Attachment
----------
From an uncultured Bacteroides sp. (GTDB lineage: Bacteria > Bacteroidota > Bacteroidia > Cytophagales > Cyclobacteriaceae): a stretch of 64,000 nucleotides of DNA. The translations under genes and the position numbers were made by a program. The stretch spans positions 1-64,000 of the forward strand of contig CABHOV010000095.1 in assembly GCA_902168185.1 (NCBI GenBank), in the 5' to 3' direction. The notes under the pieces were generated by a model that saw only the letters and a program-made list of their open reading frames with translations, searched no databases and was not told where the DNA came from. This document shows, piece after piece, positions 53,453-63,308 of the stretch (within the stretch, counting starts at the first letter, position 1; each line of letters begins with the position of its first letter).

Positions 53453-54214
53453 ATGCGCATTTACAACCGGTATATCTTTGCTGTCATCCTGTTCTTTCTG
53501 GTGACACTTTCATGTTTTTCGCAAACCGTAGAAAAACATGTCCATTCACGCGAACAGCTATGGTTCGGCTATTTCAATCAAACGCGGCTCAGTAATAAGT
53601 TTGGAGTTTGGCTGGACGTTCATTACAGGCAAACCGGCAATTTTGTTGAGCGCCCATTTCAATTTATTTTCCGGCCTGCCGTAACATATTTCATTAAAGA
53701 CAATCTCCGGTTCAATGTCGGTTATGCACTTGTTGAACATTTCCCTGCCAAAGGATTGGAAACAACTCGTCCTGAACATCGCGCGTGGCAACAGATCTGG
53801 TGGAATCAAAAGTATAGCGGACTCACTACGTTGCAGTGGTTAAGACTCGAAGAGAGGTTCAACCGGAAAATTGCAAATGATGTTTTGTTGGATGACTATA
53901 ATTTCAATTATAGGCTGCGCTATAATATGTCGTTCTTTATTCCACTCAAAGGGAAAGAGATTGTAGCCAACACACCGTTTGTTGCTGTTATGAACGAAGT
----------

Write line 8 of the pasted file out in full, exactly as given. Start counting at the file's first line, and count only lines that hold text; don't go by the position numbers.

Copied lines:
53901 ATTTCAATTATAGGCTGCGCTATAATATGTCGTTCTTTATTCCACTCAAAGGGAAAGAGATTGTAGCCAACACACCGTTTGTTGCTGTTATGAACGAAGT